Turtle shell shedding is a natural process that is endured by all species. The skin of a turtle appears as though it is composed of small scales, however, the skin is actually very leather-like. The shell is made up of bones with a thin layer of epithelium that forms the scutes.
To allow their shell to grow, most turtles will produce new scutes under the existing scutes and while all turtles shed their skin, sometimes the shedding of scutes can indicate possible disease.
Below we have provided you with the complete guide with everything that you need to know about turtle shedding.
Why Do Turtles Shed?
A turtle's shell is made up of approximately 60 different bones. Because of the tightness of a turtle's skin, they don't accommodate growth very well. The scute is the hard outer shell layer. When a turtle grows, this shell will produce new scutes that will allow the shell to expand.
A turtle shedding their scute is a normal occurrence as they grow. This process tends to occur annually and is necessary to prevent the shell from getting too thick making it harder for water turtles to swim. It can also be beneficial in maintaining the health of the shell to get rid of any algae.
Although shedding can be healthy, it can also indicate problems caused by disease, bacteria, parasites, and poor nutrition. It is important to differentiate between healthy shedding and abnormal shedding so that you can consult a veterinarian for a potential rectification of the issue.
What Turtles Shed?
All turtles shed their scutes and especially their skin, however, some species are known to do it much more regularly than others. Aquatic turtles spend a large proportion of their lives in the water and because of this, they tend to shed their scutes more often because they are exposed to a greater risk of shell rot and infections caused by parasites.
As such, the shedding occurs as a natural defensive reaction. Box turtles are a terrestrial species and they shed their scutes as well. Despite this, they don't tend to shed their scutes as frequently as aquatic turtles.
Box turtles tend to shed their skin in patches rather than in one piece. A change in their skin color will inform you when they are about to begin shedding their skin.
How Often Do Turtles Shed?
For the majority of aquatic turtles, this shedding occurs annually as this will relieve the heavy weight of their shell while also keeping it free of algae. Younger turtles that are still growing tend to shed their skin and scutes pretty frequently.
The occurrence of this shedding a few times a year will provide them with more room to grow. For fully grown adult turtles, this process tends to happen less frequently occurring once or twice every two years.
Signs That A Turtle Is Shedding
Several signs will indicate that your turtle is shedding its scutes. As mentioned, it can be a normal and healthy process, and understanding the following factors will help you to identify when this process is occurring.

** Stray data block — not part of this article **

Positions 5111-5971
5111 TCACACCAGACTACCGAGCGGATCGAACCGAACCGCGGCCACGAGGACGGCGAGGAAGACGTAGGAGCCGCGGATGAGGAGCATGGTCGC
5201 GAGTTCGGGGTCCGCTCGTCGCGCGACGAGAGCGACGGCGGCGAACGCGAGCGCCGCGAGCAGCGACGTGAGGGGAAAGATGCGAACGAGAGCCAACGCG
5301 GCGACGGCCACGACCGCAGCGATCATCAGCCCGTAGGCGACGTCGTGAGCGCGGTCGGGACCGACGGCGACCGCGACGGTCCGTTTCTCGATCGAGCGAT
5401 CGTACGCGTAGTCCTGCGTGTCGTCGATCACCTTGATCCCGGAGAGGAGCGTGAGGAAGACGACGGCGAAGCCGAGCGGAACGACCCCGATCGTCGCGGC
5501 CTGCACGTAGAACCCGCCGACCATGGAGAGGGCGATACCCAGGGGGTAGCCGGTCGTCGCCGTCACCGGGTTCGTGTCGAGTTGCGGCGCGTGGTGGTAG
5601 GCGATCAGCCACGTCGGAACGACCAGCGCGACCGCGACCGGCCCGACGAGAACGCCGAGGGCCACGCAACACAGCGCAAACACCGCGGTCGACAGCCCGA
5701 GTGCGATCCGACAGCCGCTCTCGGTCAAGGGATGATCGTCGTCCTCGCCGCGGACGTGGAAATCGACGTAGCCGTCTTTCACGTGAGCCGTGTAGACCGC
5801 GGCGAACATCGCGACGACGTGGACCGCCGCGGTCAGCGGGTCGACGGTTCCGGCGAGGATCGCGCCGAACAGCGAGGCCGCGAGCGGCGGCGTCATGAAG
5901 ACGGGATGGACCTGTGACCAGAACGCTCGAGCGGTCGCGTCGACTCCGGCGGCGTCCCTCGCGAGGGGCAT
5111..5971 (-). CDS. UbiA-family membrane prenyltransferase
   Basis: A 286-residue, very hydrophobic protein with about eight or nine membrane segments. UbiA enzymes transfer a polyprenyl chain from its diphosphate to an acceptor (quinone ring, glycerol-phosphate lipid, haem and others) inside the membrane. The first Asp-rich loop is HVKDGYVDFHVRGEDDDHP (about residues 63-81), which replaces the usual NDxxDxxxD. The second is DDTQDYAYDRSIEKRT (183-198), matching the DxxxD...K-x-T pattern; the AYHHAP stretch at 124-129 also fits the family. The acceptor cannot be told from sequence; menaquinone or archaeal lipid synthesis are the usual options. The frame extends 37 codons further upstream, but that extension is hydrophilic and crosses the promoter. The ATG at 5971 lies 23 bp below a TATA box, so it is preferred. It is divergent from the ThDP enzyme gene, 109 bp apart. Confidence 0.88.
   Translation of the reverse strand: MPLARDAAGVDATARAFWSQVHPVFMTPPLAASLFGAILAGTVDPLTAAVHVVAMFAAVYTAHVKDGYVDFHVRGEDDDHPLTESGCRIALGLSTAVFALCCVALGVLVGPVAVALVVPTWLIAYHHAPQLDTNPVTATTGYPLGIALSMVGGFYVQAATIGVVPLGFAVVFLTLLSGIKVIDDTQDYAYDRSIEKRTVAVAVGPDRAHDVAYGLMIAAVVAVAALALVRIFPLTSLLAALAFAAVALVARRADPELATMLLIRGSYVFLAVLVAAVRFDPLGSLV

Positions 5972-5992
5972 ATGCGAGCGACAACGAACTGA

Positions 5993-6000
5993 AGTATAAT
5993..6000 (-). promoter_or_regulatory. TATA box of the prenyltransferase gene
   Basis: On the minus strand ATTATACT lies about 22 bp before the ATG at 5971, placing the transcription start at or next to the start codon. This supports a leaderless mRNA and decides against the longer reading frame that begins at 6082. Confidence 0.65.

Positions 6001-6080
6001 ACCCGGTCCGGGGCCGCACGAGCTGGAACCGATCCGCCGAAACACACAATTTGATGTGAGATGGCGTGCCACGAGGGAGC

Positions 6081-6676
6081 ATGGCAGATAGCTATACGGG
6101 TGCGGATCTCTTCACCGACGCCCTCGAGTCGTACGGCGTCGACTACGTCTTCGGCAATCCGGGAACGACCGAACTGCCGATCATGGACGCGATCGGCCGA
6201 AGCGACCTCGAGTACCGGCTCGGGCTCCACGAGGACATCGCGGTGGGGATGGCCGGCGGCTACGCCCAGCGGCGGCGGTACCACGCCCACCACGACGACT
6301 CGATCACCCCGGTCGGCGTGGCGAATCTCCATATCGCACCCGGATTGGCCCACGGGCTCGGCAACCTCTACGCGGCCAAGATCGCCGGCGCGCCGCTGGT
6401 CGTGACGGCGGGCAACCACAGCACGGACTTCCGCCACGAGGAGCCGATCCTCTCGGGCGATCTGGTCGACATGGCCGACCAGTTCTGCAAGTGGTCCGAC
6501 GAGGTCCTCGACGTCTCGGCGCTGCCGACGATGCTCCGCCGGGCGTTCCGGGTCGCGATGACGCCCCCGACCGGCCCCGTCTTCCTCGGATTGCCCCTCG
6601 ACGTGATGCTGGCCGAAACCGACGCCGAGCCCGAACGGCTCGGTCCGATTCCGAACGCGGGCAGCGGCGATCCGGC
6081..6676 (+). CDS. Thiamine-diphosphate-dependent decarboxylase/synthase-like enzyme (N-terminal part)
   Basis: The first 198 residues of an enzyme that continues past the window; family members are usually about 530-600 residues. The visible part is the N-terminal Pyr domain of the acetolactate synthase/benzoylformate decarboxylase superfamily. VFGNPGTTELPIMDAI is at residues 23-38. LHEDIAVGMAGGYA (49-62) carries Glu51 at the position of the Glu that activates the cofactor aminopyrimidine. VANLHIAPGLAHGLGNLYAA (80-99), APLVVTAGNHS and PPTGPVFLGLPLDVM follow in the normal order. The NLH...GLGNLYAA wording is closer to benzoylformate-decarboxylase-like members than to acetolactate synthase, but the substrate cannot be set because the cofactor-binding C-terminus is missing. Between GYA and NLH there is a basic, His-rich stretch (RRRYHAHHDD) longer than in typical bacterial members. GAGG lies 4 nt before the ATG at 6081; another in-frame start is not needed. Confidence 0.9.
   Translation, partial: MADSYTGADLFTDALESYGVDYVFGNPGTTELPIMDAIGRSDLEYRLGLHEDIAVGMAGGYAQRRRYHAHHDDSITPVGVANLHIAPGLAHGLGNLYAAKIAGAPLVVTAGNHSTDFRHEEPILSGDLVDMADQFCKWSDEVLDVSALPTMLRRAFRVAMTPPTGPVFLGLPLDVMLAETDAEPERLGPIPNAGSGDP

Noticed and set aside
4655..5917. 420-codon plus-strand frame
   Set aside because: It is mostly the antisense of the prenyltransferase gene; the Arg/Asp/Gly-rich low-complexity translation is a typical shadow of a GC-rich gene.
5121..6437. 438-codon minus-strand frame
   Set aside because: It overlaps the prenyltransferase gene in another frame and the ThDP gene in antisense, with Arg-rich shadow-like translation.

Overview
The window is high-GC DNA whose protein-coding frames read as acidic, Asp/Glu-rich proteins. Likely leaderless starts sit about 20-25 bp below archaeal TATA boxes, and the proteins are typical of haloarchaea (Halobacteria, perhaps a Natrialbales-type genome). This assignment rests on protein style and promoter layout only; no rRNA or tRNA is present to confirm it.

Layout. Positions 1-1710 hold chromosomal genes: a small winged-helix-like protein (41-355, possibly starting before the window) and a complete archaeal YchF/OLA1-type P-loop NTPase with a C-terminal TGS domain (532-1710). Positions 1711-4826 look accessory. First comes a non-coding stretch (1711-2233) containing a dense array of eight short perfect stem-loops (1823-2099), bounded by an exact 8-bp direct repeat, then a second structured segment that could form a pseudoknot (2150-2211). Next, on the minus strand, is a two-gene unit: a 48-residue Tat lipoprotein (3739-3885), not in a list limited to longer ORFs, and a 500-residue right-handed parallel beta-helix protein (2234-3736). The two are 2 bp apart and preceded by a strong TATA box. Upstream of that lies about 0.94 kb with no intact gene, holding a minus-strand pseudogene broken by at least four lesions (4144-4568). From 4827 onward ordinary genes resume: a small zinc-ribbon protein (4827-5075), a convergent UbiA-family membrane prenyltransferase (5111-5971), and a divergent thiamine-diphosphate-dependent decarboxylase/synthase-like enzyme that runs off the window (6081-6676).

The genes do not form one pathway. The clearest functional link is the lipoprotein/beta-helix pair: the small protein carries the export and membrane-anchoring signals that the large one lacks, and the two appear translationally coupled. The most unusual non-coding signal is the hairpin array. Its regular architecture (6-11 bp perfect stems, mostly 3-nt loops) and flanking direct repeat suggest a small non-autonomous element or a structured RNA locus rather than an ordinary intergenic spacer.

The scute will often fall off whole and you should allow this to occur naturally while refraining from pulling the shell of itself. Scutes that do not fall off whole can be a sign of illness or potential disease. If the scutes appear translucent this is normal too, they shouldn't be thick.
Often turtles will try to eat these scutes once they have fallen off. Although this response is normal, you should remove the scutes from the tank when you notice that they have fallen off as this will help to prevent them from causing damage to the turtle's throat.
A scute that is ready to shed will be seemingly easy to peel, if the scute seems to be resisting movement from the shell, this is a sign that it isn't ready to come off and you should avoid attempting to remove it yourself.
When it is ready to shed it will do so itself. If you have noticed that the turtle's shell is blocked with algae, you can either wait for it to eventually shed itself, or you can attempt to remove it by cutting it off carefully.
Remember, a turtle's scutes should not shed in pieces, they should be intact. If you have noticed that this is not the case and they are coming off in parts, this is a sign that your turtle could be suffering from possible illness or disease.
What Causes Abnormal Shedding?
As mentioned, in some instances a turtle's shell or skin will shed abnormally. While it is often a healthy and natural process to occur there are some signs and conditions that can cause the shell to shed abnormally.
Abnormal shedding tends to occur much more frequently than healthy shedding and it can also expose your turtle to a higher risk of infection. Health problems such as liver, bone disease, or nutritional deficiencies can be identified through this abnormal shedding too.
Some of the following reasons can also be causes of abnormal shedding. Overfeeding your turtle is of course going to cause them to grow faster, particularly with juvenile turtles. Because of this, they are going to shed scutes more frequently as their shell attempts to keep up with this fast growth.
Not only is a turtle that is overfed going to grow more rapidly but this can lead to health issues too. To avoid this issue you should ensure that your turtles are fed a balanced and healthy diet.
Another common reason is high ammonia levels inside the tank. This is typically caused by a poor filtration system that causes the levels of ammonia to increase resulting in abnormally shedding scutes.
Illness and bacterial and fungal infections are also a significant cause of abnormal shedding. Another reason may be due to overheating. The closure itself may be too hot or their basking spots may be too hot and as a result, their scutes shed much more regularly than they should.
Why Isn't My Turtle Shedding?
While some conditions can cause your turtle to shed its shell abnormally, some issues can prevent this shedding too and this may be caused by the environment or their diet. It is worth noting that in some cases, your turtle may be shedding but you may not notice it because your turtle is consuming the scutes soon after they shed.